Himalayan Salt Block
*This article has been updated for accuracy and new content, August 2020

If you’ve been to Williams-Sonoma, Crate and Barrel, or Sur La Table recently, chances are you’ve come across a Himalayan Salt Plate. Pink, marbled, and surprisingly heavy, they’ve been a featured gift for housewarmings and weddings all year.

But they are a bit mysterious. How does one use them? Are they for cooking? Grilling? Chilling? Presentation?

The answer: all of the above.

Salt is an amazing substance. Because of its crystalline structure, it heats extremely evenly and then retains heat for a surprisingly long time. In addition, it’s virtually un-meltable in a traditional home kitchen (its melting point is 1474oF). This makes it an ideal surface for cooking.

Though they make an odd-seeming gift, these hefty blocks are actually one of ASE’s favorite finds this year. They look beautiful on a countertop or table, and they are a versatile, flavorful, and creative way to cook and present food.



Mark Bittman's Salt Book

photo credit Mark Bitterman’s Salt Block Cooking

Heat your salt block to the correct temperature (we recommend Bitterman’s Salt Block Cooking to get yourself up to speed on how to prepare and maintain your salt block), take it off the heat and put it on a trivet, and then place thinly-sliced proteins and veggies on the block and sear away! You can even do this tableside at a dinner party for maximum impact if you’ve prepared your food and salt block beforehand.  $25.00


Alternatively, you can place your salt block on top of a grill and use it as a quick way to evenly grill and season your meat, simultaneously!

grilling with block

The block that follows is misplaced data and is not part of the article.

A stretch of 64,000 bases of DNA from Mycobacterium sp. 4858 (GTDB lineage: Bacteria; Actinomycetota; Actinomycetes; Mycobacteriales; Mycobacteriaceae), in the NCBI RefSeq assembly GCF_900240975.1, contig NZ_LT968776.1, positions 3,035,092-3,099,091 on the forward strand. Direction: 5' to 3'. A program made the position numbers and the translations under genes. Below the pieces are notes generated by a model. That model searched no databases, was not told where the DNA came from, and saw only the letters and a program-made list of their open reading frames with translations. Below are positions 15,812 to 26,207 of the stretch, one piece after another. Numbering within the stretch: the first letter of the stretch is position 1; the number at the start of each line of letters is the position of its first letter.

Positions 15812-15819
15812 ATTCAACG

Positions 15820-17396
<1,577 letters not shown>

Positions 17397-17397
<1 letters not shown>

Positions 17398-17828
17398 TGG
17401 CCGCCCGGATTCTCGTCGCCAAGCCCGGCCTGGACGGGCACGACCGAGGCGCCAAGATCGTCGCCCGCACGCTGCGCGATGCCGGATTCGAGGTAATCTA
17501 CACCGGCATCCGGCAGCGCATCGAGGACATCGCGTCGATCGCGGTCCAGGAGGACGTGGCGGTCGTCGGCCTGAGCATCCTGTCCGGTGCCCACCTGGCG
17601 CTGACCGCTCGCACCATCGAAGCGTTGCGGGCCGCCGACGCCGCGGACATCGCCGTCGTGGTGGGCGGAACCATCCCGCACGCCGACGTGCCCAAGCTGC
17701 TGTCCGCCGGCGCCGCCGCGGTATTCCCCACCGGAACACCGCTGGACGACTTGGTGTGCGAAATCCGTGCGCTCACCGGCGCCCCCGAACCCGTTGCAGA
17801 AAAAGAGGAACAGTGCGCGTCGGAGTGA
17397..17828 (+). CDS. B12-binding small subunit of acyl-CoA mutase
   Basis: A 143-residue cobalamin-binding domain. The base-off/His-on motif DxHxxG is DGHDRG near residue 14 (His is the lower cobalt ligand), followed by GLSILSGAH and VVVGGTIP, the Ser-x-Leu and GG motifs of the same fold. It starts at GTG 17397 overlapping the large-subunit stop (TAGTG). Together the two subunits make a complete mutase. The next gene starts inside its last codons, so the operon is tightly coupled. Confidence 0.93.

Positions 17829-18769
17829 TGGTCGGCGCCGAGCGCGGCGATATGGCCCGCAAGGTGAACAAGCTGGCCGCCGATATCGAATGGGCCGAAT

photo credit Mark Bitterman’s Salt Cooking


For an extra-delicious take on the classic “Chicken under a brick”, heat up your salt block on the grill, then throw on a piece of butterflied chicken and place the hot salt block down on top of it. It will press, firm, sear, and season your chicken, all at the same time!

grilling with salt 


Want to make Ginny’s famous Watermelon, Feta, Tomato & Mint Salad even better?  Present it on a Pink Himalayan Salt block! It looks beautiful and the moisture in the watermelon and tomato will absorb just a hint of the delicious mineral salt!

watermelon feta salad

Note: if you’re concerned about over-salting your food, don’t be. Your block’s lack of porosity means that the surface area that comes into contact with your food is quite minimal, resulting in only light salting. Additionally, Himalayan Salt blocks have a high number of trace minerals, meaning that the saltiness they impart is milder and more complex than traditional table salt—giving your foods a richer salty flavor.

ASE’s top tips for your salt block:

  • We recommend keeping two separate salt blocks: one for cooking and one for presentation
  • Be sure to assign a “top” and “bottom” of your cooking block (i.e. always sear foods on the same side of the block for the life of the block), because if you flip your block, any fissures created during cooking can become more pronounced
  • DO NOT PUT YOUR SALT BLOCK IN THE DISHWASHER! To clean, just gently moisten it with a sponge and then wipe it down with a stainless steel scouring pad to remove any proteins that have adhered to the surface. Salt is naturally anti-microbial, so once those proteins are gone, just pat dry with a paper towel and you’re all set!

Find Himalayan Salt Blocks and Accessories:

Mark Bittman's Salt Book

ASE’s favorite Salt Block recipes:

Check out our article on for more salt talk!

American Sea Salt

American rock salt

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